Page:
Our regular vet and I have a system. She tells me when we have done all we can medically, and I take that knowledge and add it to what I know. For me, once we have done all that we can, the question is no longer medical. The decision is based on the science of love and joy. From the day I took all three dogs in I made them a promise to do right with the power to make decisions for them. We do this daily for our dogs, but when it comes to this last decision, well nothing feels so insurmountable.

So pain will be an indicator.  Also, Jake’s cancer is at the bottom of his spine and extends down his left hind leg.  So deterioration in that leg only will be a sign.  Also, since it’s a soft tissue cancer, it may invade his bladder or colon so if he stops being able to go potty, that will be a sign.

No one wants to think about these things but for us, in order to not dwell on it 24/7, we have to outline the medical parameters so we can get on with the joyful task of living. It’s definitely a challenge to not mourn them while they are still alive, but with Jake, I’m trying to save all that for later (or at least until the middle of the night once he’s asleep).

The only thing we dwell on right now is how much peanut butter we have left.

Woman, put peanut butter in my belly right now! IMG_8221

Super Jake.

Jake started radiation.  As quickly as he starts it, it will be over.  He only has to do three days.  To be honest, I’m much more concerned (at this point) about him being under anesthesia three days in a row.  I can worry about the side effects of radiation after that. The Oncology Service knows what they are doing. I dropped him off and his dedicated tech came out to get him.  When I picked him up, he was carried out to the car with his belongings.  It’s an awesome practice and I have complete faith in them. Since Jake has MRSP, he’s in a more secluded area which all know works out just fine.  No wonky lunging at other cancer patients!

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Jake is having a relatively new form of radiation available to pets called, Stereotactic radiation (SRT).  This radiation benefits Jake (personally) in two ways.  1. The protocoled radiation treatment for Jake’s cancer is 20 days of consecutive radiation (and anesthesia). That much anesthesia felt worrisome to me (and his medical team) since he is smooshy faced and has breathing issues. He is getting almost the same amount of radiation benefit in just 3 days.  2. Fewer side effects (hopefully).  If you are at all interested, here is a blurb about it (copy credit to The Veterinary Cancer Center). If you are not interested (we forgive you!) you can skip down.

Stereotactic radiation (SRT) and Intensity Modulated Radiation Therapy (IMRT) are becoming more readily available for animals. In the past, traditional radiation therapy to treat cancer in pets would usually result in significant side effects and many owners would decide not to pursue treatment because of this. IMRT and SRT are changing the way that we are able to treat cancer in pets, and they have great potential to improve both your pet’s quality and quantity of life.

What is Stereotactic Radiation or Stereotactic Radiosurgery? 
Stereotactic radiation, also known as stereotactic radiosurgery, involves delivering a small number of large radiation doses to the tumor, in the hope of causing maximal tumor damage while limiting the dose to the normal tissues. Usually this is done in 1 to 3 treatments over a short period of time. With stereotactic radiation, a large number of beams are directed at your pet from all different angles and the shape of the radiation beam is changed, during treatment, to deliver radiation where it is needed most.
What tumors can be treated with SRT? 
SRT can be used to treat a variety of tumors, including brain tumors, pituitary tumors, nasal tumors and other tumors involving the head and neck. It also can be used to treat tumors of the spine and some parts of the abdomen or chest. It can be used for pets when daily visits and anesthesia may be too dangerous.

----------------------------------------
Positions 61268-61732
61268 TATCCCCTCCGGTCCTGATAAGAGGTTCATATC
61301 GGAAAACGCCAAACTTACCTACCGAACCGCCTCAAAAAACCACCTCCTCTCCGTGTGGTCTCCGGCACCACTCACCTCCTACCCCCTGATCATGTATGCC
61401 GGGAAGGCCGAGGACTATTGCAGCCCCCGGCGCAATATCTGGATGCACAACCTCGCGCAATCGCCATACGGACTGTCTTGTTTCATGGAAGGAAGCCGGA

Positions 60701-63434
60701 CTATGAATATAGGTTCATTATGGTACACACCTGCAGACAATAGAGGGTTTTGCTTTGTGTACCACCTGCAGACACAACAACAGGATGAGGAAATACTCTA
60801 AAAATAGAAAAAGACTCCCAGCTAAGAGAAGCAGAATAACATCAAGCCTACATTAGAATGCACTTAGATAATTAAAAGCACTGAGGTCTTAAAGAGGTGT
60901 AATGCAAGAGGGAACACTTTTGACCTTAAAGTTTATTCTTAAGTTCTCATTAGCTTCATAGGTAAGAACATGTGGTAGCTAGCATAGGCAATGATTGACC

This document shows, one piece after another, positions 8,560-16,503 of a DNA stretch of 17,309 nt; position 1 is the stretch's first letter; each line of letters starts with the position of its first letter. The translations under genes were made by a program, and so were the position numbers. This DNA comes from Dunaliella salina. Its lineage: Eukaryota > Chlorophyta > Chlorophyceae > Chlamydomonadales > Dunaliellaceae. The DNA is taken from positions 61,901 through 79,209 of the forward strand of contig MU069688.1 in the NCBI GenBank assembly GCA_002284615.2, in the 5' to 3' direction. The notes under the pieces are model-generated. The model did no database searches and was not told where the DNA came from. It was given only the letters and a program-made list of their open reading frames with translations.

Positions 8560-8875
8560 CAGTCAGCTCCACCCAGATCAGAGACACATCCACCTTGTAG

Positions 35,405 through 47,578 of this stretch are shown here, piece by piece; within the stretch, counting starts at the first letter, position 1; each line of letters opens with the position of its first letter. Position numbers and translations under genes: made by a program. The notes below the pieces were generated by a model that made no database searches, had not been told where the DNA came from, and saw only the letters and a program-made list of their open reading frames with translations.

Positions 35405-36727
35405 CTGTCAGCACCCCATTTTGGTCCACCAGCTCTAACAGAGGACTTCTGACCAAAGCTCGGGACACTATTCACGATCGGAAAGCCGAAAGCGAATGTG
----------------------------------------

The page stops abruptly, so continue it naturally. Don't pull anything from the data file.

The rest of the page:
Prior to radiation, I had our consult with the nutritionist (who I LOVE).  The plan is that I will keep Jake on his raw diet as long as he does not exhibit any digestive issues.  If he has a hard time during radiation, I will give him a bland diet (cooked lean turkey or beef and white potatoes), then go back to raw.  If he develops any ongoing digestive upset, we will change his diet to a cooked/balanced diet that the nutritionist will outline for us. You know I love a good plan!
For now, Jake is doing great. One day down, day two in progress!
Here is Super Jake after day one, keeping watch over his kingdom.
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March on.

One year ago today, the day after Melvin’s birthday, I took Melvin for a ultrasound at a specialist and heard the words ‘I have terrible news, I’m so sorry’ followed by, ‘…probably only days’, when I asked how long he had.

The days that followed were the some of the most impossible moments I have known. Those weeks when the prognosis was ‘any moment’, I was grasping at time, and love and air… I never knew how dark the night could be. I spun, out of control. I was afraid to leave him. I tried so hard to hold onto him and love him.

The knowledge of pending death is confusing and overwhelming and terrible and sad and you are forced into mourning, before the death even occurs.  One year ago, we weren’t given good news, much time, or any treatment options. But we were given love. So much joyful love. And that love is everything and trumps anything and everything we weren’t given. Seriously people, there are no guarantees.  We suggest love. Love is a solid plan.  Seek love, give love, love love.  Create reasons for others to love, high five love, shower in love. Let love own you and guide you and let it light up all the darkness.

Love can get help you through. Love can heal you. Love lives on.

Melvin was diagnosed a year ago – Jake was diagnosed 19 days ago. 8,328 hours separate the words ‘he has cancer’ between them.  Brothers in life. Brothers in death. Brothers in cancer.  These two have an odd sense of timing and really take their bond to the extreme!

Thankfully, last March does not define all the others. It does not represent this March.  Even though we are embarking on a cancer journey at the same time this year, we have opportunities we did not have last year.  Last March is over.  This March has just begun.

“Hey, psssst, lets get cancer one year apart.” “Ok, sounds fun!”IMG_9840